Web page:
1 hr 29 min

America and the Religion of No Religion: Or How We Got to " I am Spiritual but Not Religious" Religion and Conflict

    • Religion & Spirituality

Jeffrey J. Kripal holds the J. Newton Rayzor Chair in Philosophy and Religious Thought at Rice University in Houston, Texas. His areas of interest include the re-visioning and renewal of the comparative method in the study of religion, the comparative erotics of mystical literature, American countercultural translations of Asian religious traditions, and the history of Western esotericism from ancient Gnosticism to the New Age. He focuses on the more informal modern world of the "spiritual but not religious,” an increasingly popular orientation that Kripal calls the "religion of no religion."

Kripal is a prominent advocate for including the paranormal in religious studies which he contends is an untapped source of insight into the sacred. He believes that by tracing the history of psychical phenomena through the last two centuries of Western thought we can see its potential centrality to the critical study of religion.

Kripal’s lecture is part of the center’s Maxine and Jonathan Marshall Speaker Series on Religion and Conflict, which honors the lifelong commitment of Maxine and Jonathan Marshall to promoting the arts, education, civil liberties, and world peace.

Major Works:

Comparing Religions (Wiley-Blackwell, 2013)

Mutants and Mystics: Science Fiction, Superhero Comics, and the Paranormal (Chicago, 2011)

Authors of the Impossible: The Paranormal and the Sacred (Chicago, 2010)

Esalen: America and the Religion of No Religion (Chicago, 2007)

The Serpent’s Gift: Gnostic Reflections on the Study of Religion (Chicago, 2007)

Roads of Excess, Palaces of Wisdom: Eroticism and Reflexivity in the Study of Mysticism (Chicago, 2001)

Kali’s Child: The Mystical and the Erotic in the Life and Teachings of Ramakrishna (Chicago, 1995)

Jeffrey J. Kripal holds the J. Newton Rayzor Chair in Philosophy and Religious Thought at Rice University in Houston, Texas. His areas of interest include the re-visioning and renewal of the comparative method in the study of religion, the comparative erotics of mystical literature, American countercultural translations of Asian religious traditions, and the history of Western esotericism from ancient Gnosticism to the New Age. He focuses on the more informal modern world of the "spiritual but not religious,” an increasingly popular orientation that Kripal calls the "religion of no religion."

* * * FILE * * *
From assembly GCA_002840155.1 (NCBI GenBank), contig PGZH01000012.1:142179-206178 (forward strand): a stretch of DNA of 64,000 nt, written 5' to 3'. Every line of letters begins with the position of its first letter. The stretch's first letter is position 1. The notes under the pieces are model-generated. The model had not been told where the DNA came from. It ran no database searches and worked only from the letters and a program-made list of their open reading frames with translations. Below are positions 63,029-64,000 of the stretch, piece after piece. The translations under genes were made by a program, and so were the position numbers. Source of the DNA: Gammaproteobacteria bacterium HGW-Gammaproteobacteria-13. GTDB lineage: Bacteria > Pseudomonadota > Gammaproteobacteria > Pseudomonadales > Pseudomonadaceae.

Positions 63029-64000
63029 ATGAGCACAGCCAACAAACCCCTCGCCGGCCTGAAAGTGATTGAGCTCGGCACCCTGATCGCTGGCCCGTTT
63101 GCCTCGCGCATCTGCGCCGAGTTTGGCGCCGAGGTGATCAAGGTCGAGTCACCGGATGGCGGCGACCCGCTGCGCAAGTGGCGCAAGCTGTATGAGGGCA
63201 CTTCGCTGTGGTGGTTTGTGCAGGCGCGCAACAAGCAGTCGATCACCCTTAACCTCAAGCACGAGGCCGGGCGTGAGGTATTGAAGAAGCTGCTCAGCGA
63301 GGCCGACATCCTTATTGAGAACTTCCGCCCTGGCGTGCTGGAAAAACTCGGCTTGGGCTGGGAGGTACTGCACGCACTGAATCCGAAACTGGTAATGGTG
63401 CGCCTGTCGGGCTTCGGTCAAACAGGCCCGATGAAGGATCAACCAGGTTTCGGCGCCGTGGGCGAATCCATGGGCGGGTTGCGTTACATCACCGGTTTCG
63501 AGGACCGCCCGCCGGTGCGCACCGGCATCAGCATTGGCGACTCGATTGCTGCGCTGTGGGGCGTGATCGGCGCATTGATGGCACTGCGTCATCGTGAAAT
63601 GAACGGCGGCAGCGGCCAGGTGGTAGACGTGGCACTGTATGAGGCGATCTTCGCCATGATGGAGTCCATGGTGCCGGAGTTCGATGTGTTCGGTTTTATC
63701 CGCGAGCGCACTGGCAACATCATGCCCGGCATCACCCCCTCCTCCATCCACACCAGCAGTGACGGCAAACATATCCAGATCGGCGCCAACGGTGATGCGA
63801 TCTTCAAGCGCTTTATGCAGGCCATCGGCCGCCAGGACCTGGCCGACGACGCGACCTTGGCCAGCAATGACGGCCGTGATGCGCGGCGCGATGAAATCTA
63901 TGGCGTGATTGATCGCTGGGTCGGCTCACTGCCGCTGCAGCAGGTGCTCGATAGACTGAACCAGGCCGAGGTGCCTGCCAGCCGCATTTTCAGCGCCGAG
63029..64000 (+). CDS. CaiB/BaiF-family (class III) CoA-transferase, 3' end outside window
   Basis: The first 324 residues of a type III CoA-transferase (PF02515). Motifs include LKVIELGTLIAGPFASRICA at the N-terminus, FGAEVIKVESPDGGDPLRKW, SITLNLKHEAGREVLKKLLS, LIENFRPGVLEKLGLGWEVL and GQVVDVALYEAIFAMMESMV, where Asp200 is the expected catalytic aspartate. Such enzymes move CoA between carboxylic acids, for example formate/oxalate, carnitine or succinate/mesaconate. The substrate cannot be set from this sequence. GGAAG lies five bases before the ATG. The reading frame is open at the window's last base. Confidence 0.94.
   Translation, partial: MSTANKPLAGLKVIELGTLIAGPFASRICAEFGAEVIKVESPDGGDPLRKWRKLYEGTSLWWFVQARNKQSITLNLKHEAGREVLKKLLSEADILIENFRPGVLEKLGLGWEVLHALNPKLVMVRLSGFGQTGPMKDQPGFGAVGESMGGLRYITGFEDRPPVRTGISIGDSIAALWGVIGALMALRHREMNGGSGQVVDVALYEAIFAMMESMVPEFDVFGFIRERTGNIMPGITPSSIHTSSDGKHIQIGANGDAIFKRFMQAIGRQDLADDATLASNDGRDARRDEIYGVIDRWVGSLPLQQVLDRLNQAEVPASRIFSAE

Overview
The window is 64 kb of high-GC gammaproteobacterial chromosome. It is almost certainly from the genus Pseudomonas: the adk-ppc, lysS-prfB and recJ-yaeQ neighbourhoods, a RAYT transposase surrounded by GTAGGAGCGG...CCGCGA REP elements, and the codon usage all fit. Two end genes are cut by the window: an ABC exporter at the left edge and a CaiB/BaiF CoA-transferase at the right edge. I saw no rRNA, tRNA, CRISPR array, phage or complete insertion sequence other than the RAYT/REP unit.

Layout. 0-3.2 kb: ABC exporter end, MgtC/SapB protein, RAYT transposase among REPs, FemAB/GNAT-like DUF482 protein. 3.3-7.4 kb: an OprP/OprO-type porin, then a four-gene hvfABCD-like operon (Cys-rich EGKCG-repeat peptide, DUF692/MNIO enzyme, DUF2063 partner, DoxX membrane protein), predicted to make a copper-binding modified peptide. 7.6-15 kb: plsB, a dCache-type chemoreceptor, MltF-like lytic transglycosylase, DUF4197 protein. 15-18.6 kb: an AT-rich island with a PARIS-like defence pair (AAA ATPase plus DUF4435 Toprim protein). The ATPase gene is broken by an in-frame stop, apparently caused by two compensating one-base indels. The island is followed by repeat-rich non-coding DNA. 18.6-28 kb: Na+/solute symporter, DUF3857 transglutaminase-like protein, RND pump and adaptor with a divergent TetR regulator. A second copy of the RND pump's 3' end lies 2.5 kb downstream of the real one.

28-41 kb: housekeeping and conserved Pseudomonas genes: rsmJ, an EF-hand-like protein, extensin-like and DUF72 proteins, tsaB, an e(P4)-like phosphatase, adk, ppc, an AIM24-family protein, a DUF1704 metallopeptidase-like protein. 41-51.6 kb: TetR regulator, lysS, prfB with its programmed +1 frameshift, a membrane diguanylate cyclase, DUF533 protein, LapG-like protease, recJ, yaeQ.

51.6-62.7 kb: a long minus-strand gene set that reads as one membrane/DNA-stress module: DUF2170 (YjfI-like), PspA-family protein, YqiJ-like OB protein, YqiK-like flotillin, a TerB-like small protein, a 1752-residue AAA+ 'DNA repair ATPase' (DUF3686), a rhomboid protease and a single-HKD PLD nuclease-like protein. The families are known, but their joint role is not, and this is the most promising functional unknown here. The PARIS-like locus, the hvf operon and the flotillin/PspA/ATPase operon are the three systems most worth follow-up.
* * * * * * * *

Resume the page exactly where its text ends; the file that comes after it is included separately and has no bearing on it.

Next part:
Kripal is a prominent advocate for including the paranormal in religious studies which he contends is an untapped source of insight into the sacred. He believes that by tracing the history of psychical phenomena through the last two centuries of Western thought we can see its potential centrality to the critical study of religion.

Kripal’s lecture is part of the center’s Maxine and Jonathan Marshall Speaker Series on Religion and Conflict, which honors the lifelong commitment of Maxine and Jonathan Marshall to promoting the arts, education, civil liberties, and world peace.

Major Works:

Comparing Religions (Wiley-Blackwell, 2013)

Mutants and Mystics: Science Fiction, Superhero Comics, and the Paranormal (Chicago, 2011)

Authors of the Impossible: The Paranormal and the Sacred (Chicago, 2010)

Esalen: America and the Religion of No Religion (Chicago, 2007)

The Serpent’s Gift: Gnostic Reflections on the Study of Religion (Chicago, 2007)

Roads of Excess, Palaces of Wisdom: Eroticism and Reflexivity in the Study of Mysticism (Chicago, 2001)

Kali’s Child: The Mystical and the Erotic in the Life and Teachings of Ramakrishna (Chicago, 1995)

1 hr 29 min

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